BAIER: Kirsten, it does have the Harry Truman "give them hell" running-against-Congress feel it to. And obviously Congress has an approval rating of roughly 10 percent, so politically it probably makes sense. But he said that he'll be putting forward a specific, quote, "very specific" plan to boost the economy, to create jobs and to control our deficit. Are there people, do you think, out there on the trail who are saying, where has this been?

POWERS: Well, that would be the obvious question, I think. I don't really understand this trip completely. I don't know how he benefits from it. It does looks like a campaign stop. It does look like a reaction, actually, to Perry and Bachmann, and the Republicans out there. Ya know he's gotten in a fight with a Tea Partier.

BAIER: That was last night.

POWERS: Yeah, I mean, it's just -- it's not really enhancing his stature at all.

And then he's also talking a lot about how he is the compromiser and Republicans won't compromise. And of course Democrats don't want to hear this. Democrats are angry at him. Democrats don't want him compromising. That's exactly their issue with him. So I just don't see how this is benefiting him.

BAIER: We should clarify -- the fight with the Tea Party person was a question about Vice President Biden calling Tea Party members terrorists. And the president denied that and pushed back, and said they held him up against the cliff of this default.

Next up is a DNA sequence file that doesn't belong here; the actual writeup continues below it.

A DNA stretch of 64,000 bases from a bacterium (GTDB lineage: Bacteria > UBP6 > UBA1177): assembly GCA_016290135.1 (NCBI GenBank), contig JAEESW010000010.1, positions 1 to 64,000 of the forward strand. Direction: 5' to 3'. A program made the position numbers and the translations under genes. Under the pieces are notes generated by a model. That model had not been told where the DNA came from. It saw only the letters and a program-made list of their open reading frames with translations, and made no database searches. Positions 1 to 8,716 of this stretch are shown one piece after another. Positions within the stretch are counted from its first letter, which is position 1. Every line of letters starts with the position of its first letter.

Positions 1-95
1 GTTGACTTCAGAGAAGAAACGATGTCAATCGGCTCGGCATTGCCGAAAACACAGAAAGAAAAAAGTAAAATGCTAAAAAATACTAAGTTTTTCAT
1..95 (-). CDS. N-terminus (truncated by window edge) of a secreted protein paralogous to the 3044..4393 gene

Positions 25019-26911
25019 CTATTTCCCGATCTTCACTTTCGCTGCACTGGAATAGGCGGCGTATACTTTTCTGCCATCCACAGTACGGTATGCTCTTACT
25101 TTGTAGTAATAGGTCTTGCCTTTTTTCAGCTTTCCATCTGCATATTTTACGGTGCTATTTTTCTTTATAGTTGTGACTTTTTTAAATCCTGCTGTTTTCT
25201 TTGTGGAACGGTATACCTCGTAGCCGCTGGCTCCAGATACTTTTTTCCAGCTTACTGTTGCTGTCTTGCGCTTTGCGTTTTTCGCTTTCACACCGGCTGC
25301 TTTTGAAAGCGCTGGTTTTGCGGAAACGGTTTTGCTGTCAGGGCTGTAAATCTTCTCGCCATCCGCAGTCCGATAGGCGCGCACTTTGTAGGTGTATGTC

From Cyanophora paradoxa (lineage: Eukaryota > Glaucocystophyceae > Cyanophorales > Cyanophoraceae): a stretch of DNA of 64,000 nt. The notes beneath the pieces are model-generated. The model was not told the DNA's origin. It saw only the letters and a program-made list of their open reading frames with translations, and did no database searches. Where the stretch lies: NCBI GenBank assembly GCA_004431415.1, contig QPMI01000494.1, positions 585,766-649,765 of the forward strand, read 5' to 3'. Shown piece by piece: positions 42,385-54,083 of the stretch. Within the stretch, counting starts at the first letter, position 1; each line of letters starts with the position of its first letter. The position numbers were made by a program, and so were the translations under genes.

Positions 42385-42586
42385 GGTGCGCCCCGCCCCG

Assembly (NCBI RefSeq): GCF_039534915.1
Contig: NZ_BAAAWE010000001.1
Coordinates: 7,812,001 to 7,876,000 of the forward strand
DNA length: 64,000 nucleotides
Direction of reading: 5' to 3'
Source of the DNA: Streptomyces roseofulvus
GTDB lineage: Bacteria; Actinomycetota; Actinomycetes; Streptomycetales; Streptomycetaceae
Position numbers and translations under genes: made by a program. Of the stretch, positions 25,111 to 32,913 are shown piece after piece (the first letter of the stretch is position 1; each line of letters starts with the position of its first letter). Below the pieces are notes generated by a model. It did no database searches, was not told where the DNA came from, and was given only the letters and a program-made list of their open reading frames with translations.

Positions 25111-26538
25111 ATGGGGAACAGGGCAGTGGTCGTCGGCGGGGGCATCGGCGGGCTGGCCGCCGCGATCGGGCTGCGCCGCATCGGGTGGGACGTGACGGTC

Bill, what about the trip overall and the overall optics of it?

BILL KRISTOL, EDITOR, THE WEEKLY STANDARD: I think it's kind of a disaster. I think this White House is really flailing about. I was with the last president to lose after one term, I was in his White House, George H.W. Bush, a fine president, who nonetheless was denied re-election in 1992. We didn't panic until 1992 until the election year and started doing stupid things.

And they are panicking the summer before the election. Harry Truman, his great whistle stop tour, speaking from the back of trains, that was two months before the election. It only makes sense for President Obama after the Democratic convention to go around beating up the Republican Congress.

But he's now president of the United States. And it's a big advantage still to be president. I don't care how much anti-incumbent sentiment there is or how much people are unhappy, he should take advantage of being president. And I think with this bus tour, he's -- it's him on one bus and Rick Perry is on another bus. And we're sitting here comparing the two of them and they're comparing each other. And he's taken himself down to the level of a candidate for president from being president, I think.

KRAUTHAMMER: And that's the irony of it all. He pretends in his speeches and the content of his speeches that he hovers above all of this in an Olympian way. And yet, as Bill indicates, he is down there in the mud at the same level, with people who are competing with him, who want the stature that the job endows in him. And he -- I think he is squandering it. I think he is in a panic mode.

BAIER: That's it for panel. But stay tuned for all of the scrutiny on the newest member of the GOP field.